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Noob With A Nasty Infection


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#1 Talbot

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Posted 19 November 2007 - 05:40 PM

All, thanks for a great forum.

First of all let me say I like the Kharma - there are people out there that will wreck your computer for entertainment, and there are great folks like you that will help you get back on your feet.

I'm not sure as to the protocols here and if I should post in the hijack forum

I'm running XP SP2. CA e-trust antivirus, adaware, spybot and BHO demon.

It all started when I got a pop up message telling me my computer is making unauthorised copies of my system and I need to click the link to 'pervent' (sic) any problems. The message is being called by a program called csrss.exe.

I ran BHO demon, adaware and spybot and got rid of some nasties but did not stop the message. I ran CA e-trust antivirus and found lots of nasties and removed them. e-trust had been doing a fairly good job till now, but I'm a bit underwhelmed as I had progressive scanning enabled. This slipped right past my McAfee firewall also.

My internet homepage defaulted to Google, and control panel was nowhere to be found. I then had a system crash. Now on boot up, even before the windows load screen I get a message that my skuns.dat file is not a valid image and I should check my installation disk.

Once windows starts to load, many exe's that start in Windows checks skuns.dat, so I get maybe 30 error messages on start and whenever I try to run something. Very few progs work in Normal Mode, but some will work in Safe Mode. Computer is very slow.

I also get a message during start up that e-trust has detected the hostblock virus - comes up every time, so I'm not sure its getting rid of it. If I run e-trust, it tells me it has detected and removed the shinwow virus, every time - so its either not getting rid of it, or it keeps coming back.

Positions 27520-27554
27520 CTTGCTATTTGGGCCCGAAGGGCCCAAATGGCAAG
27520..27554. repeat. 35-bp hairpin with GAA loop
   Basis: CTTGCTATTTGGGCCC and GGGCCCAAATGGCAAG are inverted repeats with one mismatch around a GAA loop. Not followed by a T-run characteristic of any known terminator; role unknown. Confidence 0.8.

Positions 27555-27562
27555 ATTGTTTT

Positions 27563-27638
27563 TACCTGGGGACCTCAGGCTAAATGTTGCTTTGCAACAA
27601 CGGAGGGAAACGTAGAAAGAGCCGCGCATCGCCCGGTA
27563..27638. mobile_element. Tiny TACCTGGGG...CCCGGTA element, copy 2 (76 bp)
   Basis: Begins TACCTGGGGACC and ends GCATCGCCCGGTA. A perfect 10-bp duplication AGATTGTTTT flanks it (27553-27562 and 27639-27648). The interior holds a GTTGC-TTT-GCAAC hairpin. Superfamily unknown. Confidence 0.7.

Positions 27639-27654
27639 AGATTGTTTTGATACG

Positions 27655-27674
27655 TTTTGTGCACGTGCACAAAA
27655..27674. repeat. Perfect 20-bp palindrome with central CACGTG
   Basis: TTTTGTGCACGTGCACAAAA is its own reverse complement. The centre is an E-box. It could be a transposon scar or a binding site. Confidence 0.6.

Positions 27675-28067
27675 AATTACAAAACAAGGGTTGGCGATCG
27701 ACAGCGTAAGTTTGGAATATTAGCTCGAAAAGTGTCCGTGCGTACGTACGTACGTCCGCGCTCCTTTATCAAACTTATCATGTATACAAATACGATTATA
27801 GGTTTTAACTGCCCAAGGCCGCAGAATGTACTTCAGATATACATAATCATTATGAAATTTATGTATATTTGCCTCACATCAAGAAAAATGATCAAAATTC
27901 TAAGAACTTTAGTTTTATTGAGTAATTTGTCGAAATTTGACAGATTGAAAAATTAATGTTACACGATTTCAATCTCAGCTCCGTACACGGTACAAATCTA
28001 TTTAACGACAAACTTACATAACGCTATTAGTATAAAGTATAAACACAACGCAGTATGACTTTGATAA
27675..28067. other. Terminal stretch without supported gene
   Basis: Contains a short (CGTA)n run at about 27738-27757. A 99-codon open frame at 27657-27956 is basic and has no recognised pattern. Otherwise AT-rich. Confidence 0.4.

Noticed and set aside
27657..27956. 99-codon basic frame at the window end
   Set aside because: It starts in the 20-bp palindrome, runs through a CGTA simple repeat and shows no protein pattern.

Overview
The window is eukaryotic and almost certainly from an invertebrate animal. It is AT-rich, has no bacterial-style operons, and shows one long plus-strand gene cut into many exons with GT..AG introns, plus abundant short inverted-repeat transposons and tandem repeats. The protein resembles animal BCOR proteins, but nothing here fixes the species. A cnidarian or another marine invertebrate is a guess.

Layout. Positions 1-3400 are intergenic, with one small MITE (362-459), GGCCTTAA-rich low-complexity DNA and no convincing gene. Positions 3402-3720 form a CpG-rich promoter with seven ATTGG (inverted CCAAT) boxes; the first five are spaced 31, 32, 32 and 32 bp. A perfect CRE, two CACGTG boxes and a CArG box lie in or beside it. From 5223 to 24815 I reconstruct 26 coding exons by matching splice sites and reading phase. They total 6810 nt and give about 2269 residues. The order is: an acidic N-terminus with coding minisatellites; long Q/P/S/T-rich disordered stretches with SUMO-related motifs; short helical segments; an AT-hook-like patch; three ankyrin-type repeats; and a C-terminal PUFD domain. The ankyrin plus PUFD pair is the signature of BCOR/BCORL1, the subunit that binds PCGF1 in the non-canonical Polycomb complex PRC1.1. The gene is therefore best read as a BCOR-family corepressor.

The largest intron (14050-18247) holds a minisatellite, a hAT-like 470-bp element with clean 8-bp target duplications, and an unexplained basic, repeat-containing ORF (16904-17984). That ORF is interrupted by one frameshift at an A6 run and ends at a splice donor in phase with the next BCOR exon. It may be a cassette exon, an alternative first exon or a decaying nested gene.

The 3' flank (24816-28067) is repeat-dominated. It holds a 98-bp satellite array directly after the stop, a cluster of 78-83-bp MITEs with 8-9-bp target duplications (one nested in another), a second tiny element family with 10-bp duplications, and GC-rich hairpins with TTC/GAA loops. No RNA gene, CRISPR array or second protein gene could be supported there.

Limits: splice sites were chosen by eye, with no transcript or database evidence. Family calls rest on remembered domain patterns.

In my naiveity I went and got a copy of McAfee virus checker, but it requires Vet to be removed and control panel is nowhere to be found, so I cant remove any programs.

I googled skuns.dat and this what got me here, what do I do now?

Edited by Talbot, 19 November 2007 - 05:42 PM.


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#2 quietman7

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Posted 19 November 2007 - 06:39 PM

Please print out and follow the generic instructions for using SmitfraudFix in BC's self-help tutorial "How to remove the Smitfraud/Generic Zlob".
(scroll down to where it says Removal Instructions; ignore the part that shows symptoms in a HijackThis log as they may not apply your case.)
If you have downloaded SmitfraudFix previously, please delete that version and download it again as the tool is frequently updated!

Then download and scan with SUPERAntiSpyware Free
  • Double-click SUPERAntiSypware.exe and use the default settings for installation.
  • An icon will be created on your desktop. Double-click that icon to launch the program.
  • If asked to update the program definitions, click "Yes". If not, update the definitions before scanning by selecting "Check for Updates". (If you encounter any problems while downloading the updates, manually download them from here and unzip into the program's folder.)
  • Under "General and Startup", make sure "Start SUPERAntiSpyware when Windows starts" box is unchecked.
  • Under "Configuration and Preferences", click the Preferences button.
  • Click the Scanning Control tab.
  • Under Scanner Options make sure the following are checked (leave all others unchecked):
    • Close browsers before scanning.
    • Scan for tracking cookies.
    • Terminate memory threats before quarantining.
  • Click the "Close" button to leave the control center screen and exit the program.
  • Do not run a scan just yet.
Reboot your computer in "Safe Mode" using the F8 method. To do this, restart your computer and after hearing your computer beep once during startup (but before the Windows icon appears) press the F8 key repeatedly. A menu will appear with several options. Use the arrow keys to navigate and select the option to run Windows in "Safe Mode".

Scan with SUPERAntiSpyware as follows: